K-12 School Computer Networking/Chapter 25/What is Distance Learning in a K-12 Environment?
What is Distance Learning in a K-12 Environment?
Distance Learning is typically defined as a learning experience where the student and the instructor are separated by distance and/or time. Historically, the notion of distance learning has been around for some time. Over 100 years ago, distance learning was represented by correspondence courses where lessons were received, completed and sent through the mail. Later, radio and television were adapted for instructional purposes. Currently, online or virtual learning is the primary means of distance education. Recent reports show online learning is on the rise for all ages, including K-12 students. A 2001 study conducted by the Distance Learning Resource Network (DLRN), looked specifically at K-12 virtual schools and found the trend from ‘virtual high schools’ to ‘virtual K-12 schools’ one that continues to grow (Clark, 2001).
A more recent report (2007) by the Sloan Consortium shows the number of K-12 students enrolled in online courses to have risen significantly. The researchers surveyed more than 350 school districts representing 44 states. According to the report, approximately two-thirds of responding school districts offered some form of online courses, either fully online or blended. Fully online courses were more common, with 57.9% of the districts surveyed having one or more students enrolled, while a smaller percentage of districts - 32.4% of them - had at least one student enrolled in a blended course (Sloan Consortium, 2007, p. 9).
The Sloan study distinguished and defined three types of online courses:
Online — Course where most or all of the content is delivered online. Defined as at least 80% of seat time being replaced by online activity.
Blended/Hybrid — Course that blends online and face-to-face delivery. Substantial proportion (30 to 79%) of the content is delivered online.
Web-Facilitated — Course that uses web-based technology (1 to 29% of the content is delivered online) to facilitate what is essentially a face-to-face course. (Sloan Consortium, 2007, p. 4)
Benefits and Challenges for K-12 Distance Learning
Existing and emerging technologies offer many opportunities for distance education. Some of these opportunities include:
1. Students in rural K-12 schools are offered broader educational opportunities through online classes.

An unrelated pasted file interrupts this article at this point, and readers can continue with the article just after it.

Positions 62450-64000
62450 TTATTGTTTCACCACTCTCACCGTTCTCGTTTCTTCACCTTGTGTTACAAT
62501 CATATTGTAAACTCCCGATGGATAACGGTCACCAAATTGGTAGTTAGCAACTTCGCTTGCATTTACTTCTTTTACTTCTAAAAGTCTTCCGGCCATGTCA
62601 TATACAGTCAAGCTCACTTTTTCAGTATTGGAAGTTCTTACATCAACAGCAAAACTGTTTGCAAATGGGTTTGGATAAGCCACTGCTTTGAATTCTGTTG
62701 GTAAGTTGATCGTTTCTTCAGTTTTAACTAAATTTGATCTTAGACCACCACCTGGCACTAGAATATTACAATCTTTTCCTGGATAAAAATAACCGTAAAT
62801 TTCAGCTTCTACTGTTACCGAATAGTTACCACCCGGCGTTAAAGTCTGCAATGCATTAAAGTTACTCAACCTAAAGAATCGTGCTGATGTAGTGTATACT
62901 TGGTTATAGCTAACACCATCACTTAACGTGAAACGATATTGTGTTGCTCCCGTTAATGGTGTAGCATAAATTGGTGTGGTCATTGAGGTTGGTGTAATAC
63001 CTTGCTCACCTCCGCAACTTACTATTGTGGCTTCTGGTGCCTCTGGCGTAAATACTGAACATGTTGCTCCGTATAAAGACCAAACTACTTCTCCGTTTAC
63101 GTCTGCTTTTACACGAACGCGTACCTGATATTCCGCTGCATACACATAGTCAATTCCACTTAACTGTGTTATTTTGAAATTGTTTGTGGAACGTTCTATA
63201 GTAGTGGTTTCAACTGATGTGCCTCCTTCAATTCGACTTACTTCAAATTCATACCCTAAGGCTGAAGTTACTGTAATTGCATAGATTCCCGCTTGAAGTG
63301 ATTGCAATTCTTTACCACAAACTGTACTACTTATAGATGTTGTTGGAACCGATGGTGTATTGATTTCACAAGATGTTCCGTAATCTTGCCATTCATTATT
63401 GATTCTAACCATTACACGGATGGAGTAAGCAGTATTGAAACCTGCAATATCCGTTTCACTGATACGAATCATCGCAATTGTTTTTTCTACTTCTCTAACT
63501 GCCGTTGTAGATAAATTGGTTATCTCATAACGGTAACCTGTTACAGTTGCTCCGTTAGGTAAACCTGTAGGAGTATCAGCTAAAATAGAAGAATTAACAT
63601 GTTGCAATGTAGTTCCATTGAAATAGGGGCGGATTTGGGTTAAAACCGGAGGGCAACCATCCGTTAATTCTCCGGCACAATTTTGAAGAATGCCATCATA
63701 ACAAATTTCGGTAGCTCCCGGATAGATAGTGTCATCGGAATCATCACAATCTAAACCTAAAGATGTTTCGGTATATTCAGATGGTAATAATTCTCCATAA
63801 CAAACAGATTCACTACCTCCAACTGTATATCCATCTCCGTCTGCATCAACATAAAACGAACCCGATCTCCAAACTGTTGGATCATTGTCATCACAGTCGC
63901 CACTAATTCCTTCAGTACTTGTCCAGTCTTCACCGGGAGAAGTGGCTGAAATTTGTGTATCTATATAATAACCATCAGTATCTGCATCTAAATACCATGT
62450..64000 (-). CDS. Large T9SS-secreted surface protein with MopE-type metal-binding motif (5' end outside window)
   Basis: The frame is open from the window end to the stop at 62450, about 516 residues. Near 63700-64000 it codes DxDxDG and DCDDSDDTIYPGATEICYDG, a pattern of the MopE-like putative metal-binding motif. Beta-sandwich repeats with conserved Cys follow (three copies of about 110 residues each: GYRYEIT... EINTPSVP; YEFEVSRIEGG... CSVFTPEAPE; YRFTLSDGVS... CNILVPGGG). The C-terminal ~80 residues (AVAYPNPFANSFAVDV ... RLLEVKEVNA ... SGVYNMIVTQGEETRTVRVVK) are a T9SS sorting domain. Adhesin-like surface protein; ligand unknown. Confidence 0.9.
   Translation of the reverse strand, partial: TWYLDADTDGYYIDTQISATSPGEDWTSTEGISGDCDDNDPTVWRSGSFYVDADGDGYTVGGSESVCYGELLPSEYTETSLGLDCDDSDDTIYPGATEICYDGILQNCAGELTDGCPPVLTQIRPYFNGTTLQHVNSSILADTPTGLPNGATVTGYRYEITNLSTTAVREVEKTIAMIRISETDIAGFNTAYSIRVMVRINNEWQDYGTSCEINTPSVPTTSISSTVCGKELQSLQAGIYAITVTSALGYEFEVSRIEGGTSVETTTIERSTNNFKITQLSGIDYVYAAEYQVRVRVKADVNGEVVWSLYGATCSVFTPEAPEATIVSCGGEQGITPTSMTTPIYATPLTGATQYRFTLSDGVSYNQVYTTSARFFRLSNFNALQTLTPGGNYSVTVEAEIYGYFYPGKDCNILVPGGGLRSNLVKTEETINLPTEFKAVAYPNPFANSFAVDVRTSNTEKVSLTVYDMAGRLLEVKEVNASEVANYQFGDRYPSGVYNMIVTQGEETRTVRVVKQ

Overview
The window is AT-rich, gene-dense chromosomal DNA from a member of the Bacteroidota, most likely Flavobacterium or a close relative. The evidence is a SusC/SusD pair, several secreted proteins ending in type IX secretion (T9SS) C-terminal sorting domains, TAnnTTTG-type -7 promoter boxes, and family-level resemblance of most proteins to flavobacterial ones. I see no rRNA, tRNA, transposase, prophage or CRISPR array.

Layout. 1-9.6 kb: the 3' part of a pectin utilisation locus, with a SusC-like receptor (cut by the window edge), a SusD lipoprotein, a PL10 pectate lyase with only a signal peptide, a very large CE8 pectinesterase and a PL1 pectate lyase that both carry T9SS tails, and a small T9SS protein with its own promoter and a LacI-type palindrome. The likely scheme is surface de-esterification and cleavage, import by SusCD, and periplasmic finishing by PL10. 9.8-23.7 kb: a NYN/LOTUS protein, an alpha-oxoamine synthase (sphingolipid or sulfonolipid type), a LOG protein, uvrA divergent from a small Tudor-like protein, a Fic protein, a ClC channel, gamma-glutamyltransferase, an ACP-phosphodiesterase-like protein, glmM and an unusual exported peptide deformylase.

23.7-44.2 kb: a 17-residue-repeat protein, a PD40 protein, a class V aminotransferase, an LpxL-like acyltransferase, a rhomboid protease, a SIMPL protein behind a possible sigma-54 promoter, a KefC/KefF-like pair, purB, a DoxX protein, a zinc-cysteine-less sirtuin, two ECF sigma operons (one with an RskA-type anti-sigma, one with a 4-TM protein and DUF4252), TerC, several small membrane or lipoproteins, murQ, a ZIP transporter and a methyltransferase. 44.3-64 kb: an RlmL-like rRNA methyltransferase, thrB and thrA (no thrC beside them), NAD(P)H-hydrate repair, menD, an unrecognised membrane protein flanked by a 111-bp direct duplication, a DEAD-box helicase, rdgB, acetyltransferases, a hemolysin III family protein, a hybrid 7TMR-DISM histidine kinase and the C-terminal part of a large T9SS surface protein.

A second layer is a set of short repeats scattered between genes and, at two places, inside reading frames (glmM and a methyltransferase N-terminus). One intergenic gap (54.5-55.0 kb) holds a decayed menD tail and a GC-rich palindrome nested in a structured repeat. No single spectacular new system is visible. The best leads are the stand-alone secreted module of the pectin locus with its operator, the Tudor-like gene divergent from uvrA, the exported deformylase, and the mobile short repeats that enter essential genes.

2. Students are given access to instructors and resources that may not be available locally.
3. High schools are able to offer Advanced Placement courses.
4. Online classes alleviate scheduling constraints.
5. Advanced students can supplement their learning beyond the classroom.
6. Students who have failed a course or require remedial review do not have to re-enroll in a classroom course.
7. Blended or hybrid courses give students (especially those who are more reserved in a classroom) a platform for engagement, expression and collaboration.
8. Students concurrently learn technological skills when they take an online or blended course.
9. Online learning communities can promote multicultural understanding and collaboration.
10. Students can communicate with experts ‘in the field.’
In addition, studies seem to show little difference between students’ learning outcomes in a classroom vs. an online environment, although this is an area requiring further study. A major study by Cavanaugh, Gillan, Kromey, Hess, & Blomeyer in 2004 presented a meta-analysis of fourteen studies focusing specifically on student outcomes. Their conclusion was:
Students can experience similar levels of academic success while learning using telecommunications and learning in classroom settings. While distance learning as it is practiced in today’s virtual schools uses technology that is less than ten years old and advances rapidly, the literature has shown that a student’s education online can be as effective as it is in a classroom (Cavanaugh, et. al, 2004, p. 21-22).
The authors also state:
For literature on K–12 distance education to be meaningfully synthesized, the inclusion criteria had to be narrowly specified. This synthesis included studies with data on the performance of grades 3–12 students in web-based distance learning programs compared to students in classrooms. Measures of performance present in the literature do not draw a complete picture of the full range of effects that students experience as a result of participation in distance education. Qualitative studies, strict experimental studies, narrative reports, and other designs offer information not acquired in this analysis. Although the inclusion criteria were designed to allow a wide range of studies to be analyzed so that a comprehensive knowledge of K–12 distance education would result, a small number of studies was analyzed. The results should be interpreted with caution (Cavanaugh, et. al, 2004, p. 13).